What will New Jersey do after newspapers? I don’t know the answer but I ran across this prediction today:
At a recent conference, The New York Times’ publisher and chairman Arthur Sulzberger, Jr., stated that he eventually expects the “Gray Lady” will no longer be a physical newspaper.
“We will stop printing the New York Times sometime in the future, date TBD,” he said to attendees of the International Newsroom Summit.
I believe New Jersey is especially dependent on newspapers because TV and radio are dominated by our neighboring cities of New York and Philadelphia. Now, electronic vs. paper doesn’t really matter to me as a reader, but it sure matters to the newspaper industry. The Newsosaur blog tells us the situation continues to be disastrous:
Newspaper advertising revenues are on track this year to dive to a 25-year low of approximately $26.5 billion, or 47% of the record $49.4 billon in sales achieved by the industry as recently as 2005…
The only bright spot for publishers in the last five years is that online advertising has climbed 54.3% to $1.5 billion in the first half of 2010 from $955 million in 2005.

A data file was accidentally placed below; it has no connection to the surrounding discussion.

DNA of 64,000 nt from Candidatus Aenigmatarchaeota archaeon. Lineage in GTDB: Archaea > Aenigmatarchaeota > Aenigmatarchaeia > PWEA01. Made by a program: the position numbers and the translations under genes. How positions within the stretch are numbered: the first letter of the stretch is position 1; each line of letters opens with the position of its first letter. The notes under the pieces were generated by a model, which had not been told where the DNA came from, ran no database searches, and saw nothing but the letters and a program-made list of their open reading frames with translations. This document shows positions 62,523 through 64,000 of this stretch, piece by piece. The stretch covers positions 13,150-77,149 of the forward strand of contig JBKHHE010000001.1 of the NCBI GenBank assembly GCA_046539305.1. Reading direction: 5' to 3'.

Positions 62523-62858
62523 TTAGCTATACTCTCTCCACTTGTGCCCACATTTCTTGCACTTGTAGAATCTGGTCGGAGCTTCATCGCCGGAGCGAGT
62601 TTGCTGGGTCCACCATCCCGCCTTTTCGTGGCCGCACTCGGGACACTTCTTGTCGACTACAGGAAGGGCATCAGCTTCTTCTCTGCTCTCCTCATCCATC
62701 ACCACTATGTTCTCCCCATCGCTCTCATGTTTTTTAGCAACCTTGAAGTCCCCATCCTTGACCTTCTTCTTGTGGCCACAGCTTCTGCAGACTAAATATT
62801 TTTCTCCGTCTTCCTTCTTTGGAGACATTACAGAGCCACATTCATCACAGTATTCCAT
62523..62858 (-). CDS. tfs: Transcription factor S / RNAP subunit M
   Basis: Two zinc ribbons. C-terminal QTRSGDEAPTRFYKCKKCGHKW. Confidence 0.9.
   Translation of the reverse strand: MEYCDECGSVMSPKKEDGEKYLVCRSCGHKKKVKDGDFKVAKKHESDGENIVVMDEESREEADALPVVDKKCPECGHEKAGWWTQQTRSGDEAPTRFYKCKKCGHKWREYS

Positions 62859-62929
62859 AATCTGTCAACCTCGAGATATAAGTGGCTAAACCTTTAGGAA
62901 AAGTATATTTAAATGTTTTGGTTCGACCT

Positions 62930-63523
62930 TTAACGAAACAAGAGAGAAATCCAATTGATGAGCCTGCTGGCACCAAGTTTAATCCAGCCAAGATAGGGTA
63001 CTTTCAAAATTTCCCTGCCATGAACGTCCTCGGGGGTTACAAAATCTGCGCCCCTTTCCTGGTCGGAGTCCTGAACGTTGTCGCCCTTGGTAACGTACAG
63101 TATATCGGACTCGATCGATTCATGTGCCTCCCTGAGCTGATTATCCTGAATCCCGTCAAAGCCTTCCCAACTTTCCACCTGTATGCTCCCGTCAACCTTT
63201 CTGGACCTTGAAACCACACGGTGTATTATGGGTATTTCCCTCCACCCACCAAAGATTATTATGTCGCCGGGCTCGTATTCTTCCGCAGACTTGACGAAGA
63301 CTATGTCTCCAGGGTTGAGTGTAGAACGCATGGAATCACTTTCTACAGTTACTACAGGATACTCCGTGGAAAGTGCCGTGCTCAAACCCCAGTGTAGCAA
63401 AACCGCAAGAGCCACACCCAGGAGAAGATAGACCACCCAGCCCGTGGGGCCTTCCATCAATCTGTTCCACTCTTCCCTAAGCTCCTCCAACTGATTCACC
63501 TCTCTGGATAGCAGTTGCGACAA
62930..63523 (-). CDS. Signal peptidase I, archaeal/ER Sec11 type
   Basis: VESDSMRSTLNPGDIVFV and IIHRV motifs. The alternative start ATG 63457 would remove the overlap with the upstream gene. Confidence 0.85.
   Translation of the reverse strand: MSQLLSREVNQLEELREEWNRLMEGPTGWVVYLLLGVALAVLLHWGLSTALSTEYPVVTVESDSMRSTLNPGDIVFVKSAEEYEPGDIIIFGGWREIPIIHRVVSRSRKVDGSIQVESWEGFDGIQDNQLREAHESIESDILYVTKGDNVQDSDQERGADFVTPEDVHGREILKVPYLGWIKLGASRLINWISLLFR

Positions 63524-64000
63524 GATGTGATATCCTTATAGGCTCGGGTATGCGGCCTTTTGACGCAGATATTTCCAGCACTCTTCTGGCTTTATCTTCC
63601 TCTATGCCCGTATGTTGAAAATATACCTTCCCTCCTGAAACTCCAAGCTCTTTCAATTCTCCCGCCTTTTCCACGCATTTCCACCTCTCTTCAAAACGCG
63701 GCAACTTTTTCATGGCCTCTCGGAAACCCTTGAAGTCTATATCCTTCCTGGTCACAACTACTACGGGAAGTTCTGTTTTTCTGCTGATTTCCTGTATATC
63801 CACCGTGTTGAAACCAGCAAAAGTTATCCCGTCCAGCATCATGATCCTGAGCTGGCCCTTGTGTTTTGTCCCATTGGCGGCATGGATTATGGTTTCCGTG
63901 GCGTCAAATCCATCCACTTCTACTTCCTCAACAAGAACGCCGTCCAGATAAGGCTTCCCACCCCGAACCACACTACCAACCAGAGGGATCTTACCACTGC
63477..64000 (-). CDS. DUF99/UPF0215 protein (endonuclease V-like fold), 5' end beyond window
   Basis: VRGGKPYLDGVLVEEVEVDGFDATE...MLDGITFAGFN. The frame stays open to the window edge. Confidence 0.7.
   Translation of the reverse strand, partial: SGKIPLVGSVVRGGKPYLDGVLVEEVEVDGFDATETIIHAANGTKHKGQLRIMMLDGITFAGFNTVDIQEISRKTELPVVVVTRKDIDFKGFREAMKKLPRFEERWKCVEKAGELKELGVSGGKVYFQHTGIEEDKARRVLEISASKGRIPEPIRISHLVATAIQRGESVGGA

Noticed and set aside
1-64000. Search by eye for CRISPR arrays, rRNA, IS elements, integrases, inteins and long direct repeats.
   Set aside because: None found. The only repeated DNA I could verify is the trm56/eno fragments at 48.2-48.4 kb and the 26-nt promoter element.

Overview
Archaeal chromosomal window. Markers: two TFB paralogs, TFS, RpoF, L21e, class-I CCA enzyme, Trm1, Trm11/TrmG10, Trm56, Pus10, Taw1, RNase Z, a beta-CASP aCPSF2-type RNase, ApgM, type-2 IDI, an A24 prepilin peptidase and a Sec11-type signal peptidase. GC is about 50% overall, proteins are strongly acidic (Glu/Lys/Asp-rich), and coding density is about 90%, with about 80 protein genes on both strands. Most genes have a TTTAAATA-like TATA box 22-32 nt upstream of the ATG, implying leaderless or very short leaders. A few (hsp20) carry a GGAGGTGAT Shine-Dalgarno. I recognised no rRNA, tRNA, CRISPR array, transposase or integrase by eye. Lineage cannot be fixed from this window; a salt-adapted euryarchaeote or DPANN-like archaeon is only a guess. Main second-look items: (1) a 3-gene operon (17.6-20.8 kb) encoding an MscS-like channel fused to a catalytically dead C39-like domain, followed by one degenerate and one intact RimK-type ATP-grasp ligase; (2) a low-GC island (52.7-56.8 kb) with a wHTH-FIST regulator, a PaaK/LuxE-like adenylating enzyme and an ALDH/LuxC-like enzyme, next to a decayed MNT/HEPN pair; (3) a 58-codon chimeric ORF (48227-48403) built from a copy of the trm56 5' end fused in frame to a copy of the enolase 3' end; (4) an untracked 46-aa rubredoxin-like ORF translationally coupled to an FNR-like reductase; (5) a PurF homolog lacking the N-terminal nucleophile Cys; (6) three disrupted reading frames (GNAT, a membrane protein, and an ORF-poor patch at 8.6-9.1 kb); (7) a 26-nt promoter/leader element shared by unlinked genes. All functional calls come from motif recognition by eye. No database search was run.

Unfortunately, this category represented only 11.8% of total newspaper revenues in the first half of 2010 and its growth has done nothing to offset the prodigious declines in all the other advertising verticals.
I’m not really a reporter and I’m certainly no businessman but obviously $1.5 billion in online revenue is nothing like a replacement for $48 billion in print ads.
Is the future joint TV-newspaper enterprises? The problem is that the experiments so far haven’t worked, and it doesn’t do us any good in New Jersey anyway since the NY/Philly stations don’t care about us. Meanwhile, Newsosaur also points us to how internet groups doom publisher paywalls even for local news.